Volume 32 Issue 9 September 1982
The autobiographies of ordinary men and women are an important, though neglected, source of social history. John Burnett, Professor of Social History at Brunel University, has been collecting and studying these writings, many of them unpublished, for several years. This month and next, History Today is publishing an extract from the section on education in his book, Destiny Obscure.
In 1956 the Suez Canal seemed to flow through every British drawing room and the limits of British power and influence were forcefully brought home - but it had been a different story in 1882, explains Christopher Danziger, when the first Suez Crisis brought Britain prestige and the expansion of her Empire.
Juliet Gardiner charts the progress of the project to raise the Mary Rose from the seabed.
The Tudor warship Mary Rose sank in 1545 whilst leading the attack against a French invasion fleet in the Solent. Four and a half centuries later, it was raised from the depths and now lies in drydock at Portsmouth.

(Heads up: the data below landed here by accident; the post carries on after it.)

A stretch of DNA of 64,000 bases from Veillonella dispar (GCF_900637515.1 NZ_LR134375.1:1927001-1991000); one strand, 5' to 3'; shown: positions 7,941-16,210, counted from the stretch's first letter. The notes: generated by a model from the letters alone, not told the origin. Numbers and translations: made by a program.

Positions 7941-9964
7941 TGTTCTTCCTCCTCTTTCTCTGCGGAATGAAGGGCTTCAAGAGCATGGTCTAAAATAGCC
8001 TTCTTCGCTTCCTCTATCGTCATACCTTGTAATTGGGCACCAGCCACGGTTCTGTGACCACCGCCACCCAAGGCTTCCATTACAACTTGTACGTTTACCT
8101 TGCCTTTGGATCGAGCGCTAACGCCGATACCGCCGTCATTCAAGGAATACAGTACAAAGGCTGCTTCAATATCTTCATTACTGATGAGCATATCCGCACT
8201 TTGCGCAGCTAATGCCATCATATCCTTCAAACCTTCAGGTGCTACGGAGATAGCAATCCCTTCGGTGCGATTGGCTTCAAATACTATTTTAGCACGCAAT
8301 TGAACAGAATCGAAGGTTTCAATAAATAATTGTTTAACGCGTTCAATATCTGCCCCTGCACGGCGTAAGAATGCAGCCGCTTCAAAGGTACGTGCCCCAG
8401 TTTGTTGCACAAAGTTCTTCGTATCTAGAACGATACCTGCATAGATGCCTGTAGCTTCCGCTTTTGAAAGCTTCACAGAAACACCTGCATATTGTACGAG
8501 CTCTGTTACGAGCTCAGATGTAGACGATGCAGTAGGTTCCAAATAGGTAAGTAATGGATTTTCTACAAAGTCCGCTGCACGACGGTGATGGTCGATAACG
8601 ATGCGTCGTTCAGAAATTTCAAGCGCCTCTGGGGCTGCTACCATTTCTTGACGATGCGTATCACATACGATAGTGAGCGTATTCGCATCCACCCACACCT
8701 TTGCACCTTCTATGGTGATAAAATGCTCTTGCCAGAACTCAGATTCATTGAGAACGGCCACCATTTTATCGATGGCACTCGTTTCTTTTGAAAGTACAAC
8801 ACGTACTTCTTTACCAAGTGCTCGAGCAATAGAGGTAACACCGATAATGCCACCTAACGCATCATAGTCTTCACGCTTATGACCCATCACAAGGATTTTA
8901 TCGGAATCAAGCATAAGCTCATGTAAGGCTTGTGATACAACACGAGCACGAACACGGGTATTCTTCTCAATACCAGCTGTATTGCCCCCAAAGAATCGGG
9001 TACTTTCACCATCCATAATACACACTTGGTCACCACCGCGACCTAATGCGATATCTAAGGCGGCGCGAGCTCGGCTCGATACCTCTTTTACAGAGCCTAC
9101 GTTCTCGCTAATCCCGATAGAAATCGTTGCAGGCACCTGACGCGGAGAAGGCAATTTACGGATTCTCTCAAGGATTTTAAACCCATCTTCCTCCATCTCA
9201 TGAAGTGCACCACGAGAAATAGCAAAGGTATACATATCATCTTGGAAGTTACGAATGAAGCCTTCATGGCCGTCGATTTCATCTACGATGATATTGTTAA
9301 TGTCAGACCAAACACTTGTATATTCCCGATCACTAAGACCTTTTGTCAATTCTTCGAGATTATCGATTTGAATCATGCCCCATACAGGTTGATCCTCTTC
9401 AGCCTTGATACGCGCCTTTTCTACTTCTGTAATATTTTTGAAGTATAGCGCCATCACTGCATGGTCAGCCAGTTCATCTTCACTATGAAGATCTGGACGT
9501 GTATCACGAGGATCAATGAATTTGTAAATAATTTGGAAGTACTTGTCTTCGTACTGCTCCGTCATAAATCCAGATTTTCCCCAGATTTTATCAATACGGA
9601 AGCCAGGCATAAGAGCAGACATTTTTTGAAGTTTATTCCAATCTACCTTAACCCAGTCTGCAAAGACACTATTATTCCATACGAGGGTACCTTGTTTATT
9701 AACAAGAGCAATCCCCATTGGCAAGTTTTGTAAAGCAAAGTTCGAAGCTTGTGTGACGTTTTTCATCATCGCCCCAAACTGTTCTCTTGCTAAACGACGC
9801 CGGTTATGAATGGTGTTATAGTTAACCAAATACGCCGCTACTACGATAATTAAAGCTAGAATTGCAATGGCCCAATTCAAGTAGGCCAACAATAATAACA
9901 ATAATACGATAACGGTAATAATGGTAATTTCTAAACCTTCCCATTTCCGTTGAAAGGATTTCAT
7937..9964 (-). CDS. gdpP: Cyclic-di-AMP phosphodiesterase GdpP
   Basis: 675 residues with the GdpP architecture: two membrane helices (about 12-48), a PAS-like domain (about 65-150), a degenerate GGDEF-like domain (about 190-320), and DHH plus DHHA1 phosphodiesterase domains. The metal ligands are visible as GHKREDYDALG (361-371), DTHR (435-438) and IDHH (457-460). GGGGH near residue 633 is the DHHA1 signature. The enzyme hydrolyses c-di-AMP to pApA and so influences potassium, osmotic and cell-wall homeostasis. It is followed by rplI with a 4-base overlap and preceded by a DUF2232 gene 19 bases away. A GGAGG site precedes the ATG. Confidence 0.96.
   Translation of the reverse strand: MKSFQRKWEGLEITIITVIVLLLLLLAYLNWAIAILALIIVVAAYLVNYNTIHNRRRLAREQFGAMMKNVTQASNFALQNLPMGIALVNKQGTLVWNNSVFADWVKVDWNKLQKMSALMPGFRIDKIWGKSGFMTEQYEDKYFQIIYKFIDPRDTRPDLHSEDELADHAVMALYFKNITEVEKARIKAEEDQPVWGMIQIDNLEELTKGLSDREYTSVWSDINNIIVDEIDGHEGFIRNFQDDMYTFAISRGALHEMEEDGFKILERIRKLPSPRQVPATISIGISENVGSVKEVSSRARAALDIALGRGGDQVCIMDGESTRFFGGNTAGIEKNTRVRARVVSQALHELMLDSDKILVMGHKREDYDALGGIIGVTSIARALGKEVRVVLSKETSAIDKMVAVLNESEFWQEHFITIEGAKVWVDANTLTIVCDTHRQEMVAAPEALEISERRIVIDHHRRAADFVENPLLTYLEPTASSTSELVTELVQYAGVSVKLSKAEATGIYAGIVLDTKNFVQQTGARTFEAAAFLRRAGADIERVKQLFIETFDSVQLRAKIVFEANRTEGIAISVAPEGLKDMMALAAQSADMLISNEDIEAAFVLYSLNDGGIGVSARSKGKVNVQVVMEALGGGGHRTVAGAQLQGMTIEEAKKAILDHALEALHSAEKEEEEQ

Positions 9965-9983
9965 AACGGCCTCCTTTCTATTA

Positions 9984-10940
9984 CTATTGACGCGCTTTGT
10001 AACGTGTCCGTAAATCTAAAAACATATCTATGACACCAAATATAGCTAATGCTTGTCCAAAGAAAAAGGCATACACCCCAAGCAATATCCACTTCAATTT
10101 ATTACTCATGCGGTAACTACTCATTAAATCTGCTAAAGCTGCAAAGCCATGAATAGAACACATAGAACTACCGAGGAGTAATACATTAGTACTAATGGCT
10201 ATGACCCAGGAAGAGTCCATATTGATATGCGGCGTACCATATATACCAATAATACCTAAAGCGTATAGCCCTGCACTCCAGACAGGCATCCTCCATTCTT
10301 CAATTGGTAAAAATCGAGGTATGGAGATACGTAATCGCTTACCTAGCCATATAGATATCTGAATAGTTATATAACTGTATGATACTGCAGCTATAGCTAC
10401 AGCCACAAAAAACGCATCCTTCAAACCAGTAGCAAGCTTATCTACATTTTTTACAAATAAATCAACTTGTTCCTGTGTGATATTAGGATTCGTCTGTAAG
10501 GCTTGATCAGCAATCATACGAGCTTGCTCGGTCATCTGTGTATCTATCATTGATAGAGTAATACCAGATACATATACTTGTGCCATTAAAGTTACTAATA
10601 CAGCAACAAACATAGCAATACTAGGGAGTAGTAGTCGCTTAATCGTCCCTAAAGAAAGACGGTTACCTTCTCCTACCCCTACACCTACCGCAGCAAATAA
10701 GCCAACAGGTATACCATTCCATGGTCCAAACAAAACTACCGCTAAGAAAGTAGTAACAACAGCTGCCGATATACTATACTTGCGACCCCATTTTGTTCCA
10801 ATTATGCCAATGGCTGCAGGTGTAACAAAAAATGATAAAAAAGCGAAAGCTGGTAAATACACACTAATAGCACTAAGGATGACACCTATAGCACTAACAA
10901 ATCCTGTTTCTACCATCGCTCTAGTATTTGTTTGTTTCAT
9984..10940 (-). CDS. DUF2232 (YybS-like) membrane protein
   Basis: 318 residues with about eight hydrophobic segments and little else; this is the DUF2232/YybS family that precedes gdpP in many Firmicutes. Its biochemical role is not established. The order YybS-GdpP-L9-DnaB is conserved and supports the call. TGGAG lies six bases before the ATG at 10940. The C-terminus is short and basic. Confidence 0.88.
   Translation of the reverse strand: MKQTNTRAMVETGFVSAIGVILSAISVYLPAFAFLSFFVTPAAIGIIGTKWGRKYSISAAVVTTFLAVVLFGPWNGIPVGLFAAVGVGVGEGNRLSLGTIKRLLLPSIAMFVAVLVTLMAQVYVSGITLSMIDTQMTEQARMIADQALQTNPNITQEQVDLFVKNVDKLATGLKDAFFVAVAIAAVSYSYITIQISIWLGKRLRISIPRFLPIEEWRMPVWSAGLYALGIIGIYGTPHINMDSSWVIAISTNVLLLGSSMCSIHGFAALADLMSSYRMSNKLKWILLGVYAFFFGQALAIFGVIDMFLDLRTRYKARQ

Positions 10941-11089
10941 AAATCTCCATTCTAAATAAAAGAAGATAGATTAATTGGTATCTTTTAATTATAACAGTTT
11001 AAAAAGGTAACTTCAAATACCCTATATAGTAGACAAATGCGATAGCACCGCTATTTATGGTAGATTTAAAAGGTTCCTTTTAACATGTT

'To sum up all, poverty, slavery and innate insolence, covered with an affectation of politeness, give you... a true picture of the manners of the whole nation' was Hogarth's opinion of the French in 1749, explains Michael Duffy.
The History of Parliament: The House of Commons,1509-1558.
Edited by S.T. Bindoff. 3 vols (xv and 745 pp; x and 656; x and 687) (Secker and Warburg for the History of Parliament Trust, 1982)
The buildings the British built in India tell us much about how the British shaped India's conception of the past, explains Thomas R. Metcalf, and how they turned India's architectural heritage to the service of the Raj.
Rodney Dennys looks at the heraldry of the Falkland Islands.
John Morrill examines the historiography of the English Civil Wars.
Philip Pattenden explores the work of Charles Eamer Kempe at Old Place, Sussex.